The BBC has blocked the artificial intelligence software behind ChatGPT from accessing or using its content amid copyright and privacy concerns, after concluding that it was “not in the public interest”.
The move brings the BBC in line with other content providers, including Reuters and Getty Images, which are trying to prevent AI from misusing intellectual property.
Generative AI can, when prompted, create new text, images, audio and more from scraping other content providers’ data. It underpins the chatbot ChatGPT developed by OpenAI, the American artificial intelligence research and deployment company.
Rhodri Talfan Davies, director of nations at the BBC, outlined the corporation’s response to AI tools that he said represented a “significant opportunity”, as well as a risk to broadcasters. Davies said the BBC was “taking steps to safeguard the interests of licence fee payers as this new technology evolves.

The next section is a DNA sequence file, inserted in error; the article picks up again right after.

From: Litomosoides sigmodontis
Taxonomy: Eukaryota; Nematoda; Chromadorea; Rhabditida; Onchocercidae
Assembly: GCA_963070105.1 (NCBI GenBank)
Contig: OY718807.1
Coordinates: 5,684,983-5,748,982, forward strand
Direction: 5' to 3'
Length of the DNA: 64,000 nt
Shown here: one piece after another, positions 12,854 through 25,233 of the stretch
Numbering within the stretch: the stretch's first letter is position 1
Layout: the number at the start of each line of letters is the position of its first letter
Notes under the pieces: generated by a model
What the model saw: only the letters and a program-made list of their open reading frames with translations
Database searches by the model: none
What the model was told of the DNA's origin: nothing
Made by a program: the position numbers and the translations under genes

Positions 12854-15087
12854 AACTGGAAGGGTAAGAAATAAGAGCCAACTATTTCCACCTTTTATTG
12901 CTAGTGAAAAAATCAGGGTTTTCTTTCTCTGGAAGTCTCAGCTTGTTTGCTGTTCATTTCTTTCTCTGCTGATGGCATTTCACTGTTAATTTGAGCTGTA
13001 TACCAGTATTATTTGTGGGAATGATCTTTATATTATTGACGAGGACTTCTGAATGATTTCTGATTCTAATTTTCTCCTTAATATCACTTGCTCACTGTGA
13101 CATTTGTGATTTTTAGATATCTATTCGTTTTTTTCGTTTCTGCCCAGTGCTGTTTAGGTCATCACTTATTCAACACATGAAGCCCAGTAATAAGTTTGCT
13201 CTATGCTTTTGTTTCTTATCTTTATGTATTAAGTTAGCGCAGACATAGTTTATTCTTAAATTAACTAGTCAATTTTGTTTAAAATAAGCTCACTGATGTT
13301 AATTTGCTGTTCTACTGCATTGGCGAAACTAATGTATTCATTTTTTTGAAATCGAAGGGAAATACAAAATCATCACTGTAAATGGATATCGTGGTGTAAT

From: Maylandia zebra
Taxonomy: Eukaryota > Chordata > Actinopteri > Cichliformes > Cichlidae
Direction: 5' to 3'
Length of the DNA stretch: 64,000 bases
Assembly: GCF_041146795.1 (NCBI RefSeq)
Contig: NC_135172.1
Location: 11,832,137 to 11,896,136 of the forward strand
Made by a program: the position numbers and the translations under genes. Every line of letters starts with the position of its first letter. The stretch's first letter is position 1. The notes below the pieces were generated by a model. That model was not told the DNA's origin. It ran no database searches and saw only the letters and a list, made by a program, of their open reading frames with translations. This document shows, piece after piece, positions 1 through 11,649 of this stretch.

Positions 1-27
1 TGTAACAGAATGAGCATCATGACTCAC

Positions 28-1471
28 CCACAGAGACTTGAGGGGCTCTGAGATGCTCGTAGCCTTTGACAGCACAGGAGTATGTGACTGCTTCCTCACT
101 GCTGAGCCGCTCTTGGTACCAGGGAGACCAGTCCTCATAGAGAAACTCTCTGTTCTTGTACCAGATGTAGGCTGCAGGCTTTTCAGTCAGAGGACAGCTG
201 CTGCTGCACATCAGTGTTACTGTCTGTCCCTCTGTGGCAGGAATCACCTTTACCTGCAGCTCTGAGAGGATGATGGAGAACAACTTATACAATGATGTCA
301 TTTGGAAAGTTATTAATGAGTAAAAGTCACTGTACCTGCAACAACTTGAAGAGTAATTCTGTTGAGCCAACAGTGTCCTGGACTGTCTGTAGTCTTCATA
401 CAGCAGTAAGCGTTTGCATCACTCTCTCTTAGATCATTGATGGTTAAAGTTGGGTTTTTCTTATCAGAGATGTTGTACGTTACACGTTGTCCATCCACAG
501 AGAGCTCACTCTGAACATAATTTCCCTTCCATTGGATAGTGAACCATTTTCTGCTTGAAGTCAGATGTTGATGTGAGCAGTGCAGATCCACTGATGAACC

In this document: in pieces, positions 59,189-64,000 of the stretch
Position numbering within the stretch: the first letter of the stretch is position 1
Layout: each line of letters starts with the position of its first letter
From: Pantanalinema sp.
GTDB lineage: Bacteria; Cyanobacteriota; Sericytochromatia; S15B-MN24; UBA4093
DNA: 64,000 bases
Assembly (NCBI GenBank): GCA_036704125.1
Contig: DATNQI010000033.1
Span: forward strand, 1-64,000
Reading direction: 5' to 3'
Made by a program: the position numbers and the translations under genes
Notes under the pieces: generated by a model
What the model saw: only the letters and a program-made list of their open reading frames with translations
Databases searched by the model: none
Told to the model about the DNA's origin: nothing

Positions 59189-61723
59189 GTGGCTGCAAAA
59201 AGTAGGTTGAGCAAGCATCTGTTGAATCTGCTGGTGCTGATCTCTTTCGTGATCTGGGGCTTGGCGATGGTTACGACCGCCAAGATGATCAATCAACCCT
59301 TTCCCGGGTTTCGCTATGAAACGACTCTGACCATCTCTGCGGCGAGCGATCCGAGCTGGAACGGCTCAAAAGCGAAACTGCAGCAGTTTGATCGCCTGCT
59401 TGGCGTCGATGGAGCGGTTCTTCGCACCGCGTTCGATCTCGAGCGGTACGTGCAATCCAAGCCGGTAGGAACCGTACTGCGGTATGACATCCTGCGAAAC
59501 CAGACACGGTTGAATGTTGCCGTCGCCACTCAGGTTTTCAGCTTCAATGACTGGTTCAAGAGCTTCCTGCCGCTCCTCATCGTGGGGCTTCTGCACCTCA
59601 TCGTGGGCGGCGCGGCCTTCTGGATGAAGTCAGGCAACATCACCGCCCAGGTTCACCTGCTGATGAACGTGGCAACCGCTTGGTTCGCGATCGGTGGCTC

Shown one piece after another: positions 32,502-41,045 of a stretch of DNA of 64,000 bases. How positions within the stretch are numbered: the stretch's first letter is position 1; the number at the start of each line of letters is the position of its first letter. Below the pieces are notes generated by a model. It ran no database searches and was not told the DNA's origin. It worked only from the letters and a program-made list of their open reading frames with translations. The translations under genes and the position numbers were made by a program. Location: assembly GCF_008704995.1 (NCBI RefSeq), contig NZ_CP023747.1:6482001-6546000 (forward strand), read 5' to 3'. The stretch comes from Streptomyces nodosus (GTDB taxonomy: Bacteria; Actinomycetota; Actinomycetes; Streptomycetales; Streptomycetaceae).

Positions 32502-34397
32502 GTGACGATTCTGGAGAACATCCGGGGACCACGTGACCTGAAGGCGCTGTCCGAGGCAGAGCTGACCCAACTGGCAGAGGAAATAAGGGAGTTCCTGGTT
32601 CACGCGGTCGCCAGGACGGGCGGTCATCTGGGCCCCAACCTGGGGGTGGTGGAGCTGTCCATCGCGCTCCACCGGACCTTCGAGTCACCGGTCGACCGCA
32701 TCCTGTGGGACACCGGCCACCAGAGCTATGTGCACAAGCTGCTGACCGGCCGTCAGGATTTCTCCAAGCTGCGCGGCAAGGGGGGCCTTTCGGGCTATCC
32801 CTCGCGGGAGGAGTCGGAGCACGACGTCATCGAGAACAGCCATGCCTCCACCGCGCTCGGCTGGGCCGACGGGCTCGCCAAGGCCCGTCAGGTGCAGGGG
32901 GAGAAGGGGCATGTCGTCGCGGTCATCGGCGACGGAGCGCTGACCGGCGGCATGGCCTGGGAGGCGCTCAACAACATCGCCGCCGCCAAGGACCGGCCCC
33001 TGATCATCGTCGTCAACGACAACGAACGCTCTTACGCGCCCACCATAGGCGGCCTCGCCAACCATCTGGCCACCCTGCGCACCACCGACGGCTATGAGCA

“We do not believe the current ‘scraping’ of BBC data without our permission . . . to train ‘gen AI’ models is in the public interest and we want to agree a more structured and sustainable approach with technology companies.”
There are several copyright infringement lawsuits against OpenAI from authors who say permission was not sought to use their works to train the AI models.
In April the Information Commissioner’s Office, the data watchdog, warned technology companies about using personal data to develop chatbots. Stephen Almond, executive director at the watchdog, said: “There can be no excuse for getting the privacy implications of generative AI wrong.”
Media organisations worldwide are trying to work out a strategy that allows them to monetise their content being used to power AI. Peter Church, at Linklaters, the law firm, said: “There are real risks in not taking appropriate compliance measures.”